Freedom to Serve

In a Harvard Business Review article entitled “Why Talented Leaders Are Driven to Bad Behavior,” Bill George, a Professor of Management Practice and Ethics at the Harvard Business School reacts to the recent leadership problems in the banking and stock market industries. The following points are a summary of three of Prof. George’s interesting critiques: 1. Lack of self-reflection: When leaders answer the important question, “Why do I want to lead?” with a selfish answer, trouble looms for those affected by their leadership. Leaders whose primary goals are power over others, great wealth, and personal status tend to look at people as mere tools to be used in their own quest for personal gain. Leaders with this mind-set will quickly believe their own self-gratifying publicity and even slip into thinking that the institution they lead exists for their own personal goals. 2. The greed trap: Although leaders may not start out seeking money, power, and prestige; the rewards of stock options, bonus checks, and other financial perks can create a selfish desire for more and more wealth. When leaders focus on such external gratification instead of the inner satisfaction of caring for others, they lose their ethical grounding causing them to reject any honest criticism. Leaders of this type will surround themselves with people who only tell them what they want to hear – they then become insulated from reality. 3. The abuse of power: Leaders, who get to the top by imposing their will upon others, leave a long line of destroyed people in their wake. When these leaders reach the top, they tend to become paranoid, thinking that others are trying to knock them out of their position in the same ruthless manner by which they themselves achieved power. They become incapable of acknowledging their failures because they fear being perceived as weak and vulnerable. When they are confronted by their own failures, they are quick to either deny them, or to blame others. This type of leadership will cause the entire organization they lead to lose touch with reality. When we look at the costly examples of failed human leadership that have touched us all in recent years, we can better appreciate the true gift of leadership that Jesus Christ offers to us. In a way that runs counter to our experience of abusive human leadership (leadership that seeks out power for self) our Lord shows us that He has used His power to serve us for our betterment. And, by His unselfish leadership, we are delivered from a distorted focus upon ourselves. Listen to the True Leader: 42 And Jesus called them to him and said to them, “You know that those who are considered rulers of the Gentiles lord it over them, and their great ones exercise authority over them. 43 But it shall not be so among you. But whoever would be great among you must be your servant, 44 and whoever would be first among you must be slave of all. 45 For even the Son of Man came not to be served but to serve, and to give his life as a ransom for many. (Mark 10:42-45) By showing us His true power in serving and ransoming us, Jesus gives to us a true ethical compass by which we understand what leadership really is. When we look to His leadership at the cross, we find our “true north.” Everything we need for significance and security (which we are tempted to achieve by our own power) is gifted to us by Him at the cross. As we look to this cross, and His love for us that held Him on it, we are freed from ourselves, and thus free to lead others by serving. To God be the glory, great things He has done!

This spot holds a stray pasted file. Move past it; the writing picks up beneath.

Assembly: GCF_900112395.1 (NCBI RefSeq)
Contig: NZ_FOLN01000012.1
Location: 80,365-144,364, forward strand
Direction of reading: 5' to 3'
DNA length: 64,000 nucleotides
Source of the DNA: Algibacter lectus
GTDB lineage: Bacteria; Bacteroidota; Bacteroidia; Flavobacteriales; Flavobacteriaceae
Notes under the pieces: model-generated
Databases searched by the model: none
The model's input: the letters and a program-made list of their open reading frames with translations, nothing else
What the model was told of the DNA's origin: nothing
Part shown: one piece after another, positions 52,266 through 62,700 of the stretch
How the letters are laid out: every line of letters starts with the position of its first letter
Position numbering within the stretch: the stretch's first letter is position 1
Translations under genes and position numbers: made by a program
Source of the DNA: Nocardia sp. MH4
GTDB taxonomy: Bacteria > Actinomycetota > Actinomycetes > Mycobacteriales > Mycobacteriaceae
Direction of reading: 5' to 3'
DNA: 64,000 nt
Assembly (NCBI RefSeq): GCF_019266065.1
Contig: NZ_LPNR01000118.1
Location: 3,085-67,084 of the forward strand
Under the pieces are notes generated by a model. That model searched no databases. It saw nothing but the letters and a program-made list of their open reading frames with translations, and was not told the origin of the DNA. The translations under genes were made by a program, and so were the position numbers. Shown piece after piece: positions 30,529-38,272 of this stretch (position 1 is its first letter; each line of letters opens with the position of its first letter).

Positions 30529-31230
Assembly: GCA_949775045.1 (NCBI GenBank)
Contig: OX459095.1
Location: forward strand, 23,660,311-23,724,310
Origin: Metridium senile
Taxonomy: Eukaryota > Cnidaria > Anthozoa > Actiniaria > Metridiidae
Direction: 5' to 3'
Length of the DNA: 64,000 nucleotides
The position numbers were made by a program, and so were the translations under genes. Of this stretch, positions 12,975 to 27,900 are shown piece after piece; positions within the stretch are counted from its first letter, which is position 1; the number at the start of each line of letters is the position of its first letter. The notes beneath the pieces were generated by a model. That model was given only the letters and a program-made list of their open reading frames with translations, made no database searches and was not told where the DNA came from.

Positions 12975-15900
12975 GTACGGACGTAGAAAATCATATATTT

Seasonal Changes

I think most of us really enjoy this time of the year. Yes, we are a little sad to see the long warm days of summer pass, but we have to be honest: a little nip in the morning air gets our Minnesota blood going. And then there is the visual change. My daily drive to Grace now features the stunning colors of fall – all the yellows, oranges, and reds we associate with the changing of the season great me every morning as they jump through my windshield dancing to the music of the morning sun. Our lives also change seasons, and we can see this change in the church. Maybe it’s our children or grand children starting Sunday School or Confirmation for the first time. It could be that our family pew is filling up with new arrivals. Or maybe someone is no longer sitting in that pew because of military service, college, or relocation to another address – earthly or heavenly. A new season of life change came to me this past July when my oldest daughter got another last name, I got a new son-in-law, and she now has another place to come home to on weekends – but this is life isn’t it? Whatever our season of life change may be, it’s good to know that we are not alone in it, because God is in it with us. Several passages we have used for our Sunday calls to worship in September remind us of this great fact: Psalm 116:1-2 (Sunday, September 16) I love the Lord, because he has heard my voice and my pleas for mercy. Because he inclined his ear to me, therefore I will call on him as long as I live. (ESV) Psalm 54:4 (Sunday, September 23) Behold, God is my helper; the Lord is the upholder of my life. (ESV) Change can be hard, worrisome, frustrating, and even painful, especially when we find ourselves looking back on something that was comfortable and familiar – but that “something” has now changed, and we are searching for a new normal. Yet, one look at the cross of Jesus should remind us that God is serious about being with us, that He was with us through the worst season of all – the season when our sin landed upon His Son so we could experience the beautiful season of His righteousness on us (and this season does not change). To think about Christ’s empty tomb is to be reminded that we are never alone in our ever-changing seasons of life; we have a living Savior who will not let us walk alone. While we may not know the future, we do know that He is on the journey with us, and unlike the seasons, He does not change, for “He is the same yesterday, today, and forever.” As you take in the beauty of this new fall season, be reminded that our world and our lives are full of changes. But also remember that our heavenly Father will “uphold” us through all of them, and He invites us to “call upon Him as long as we live.” Peace to you all.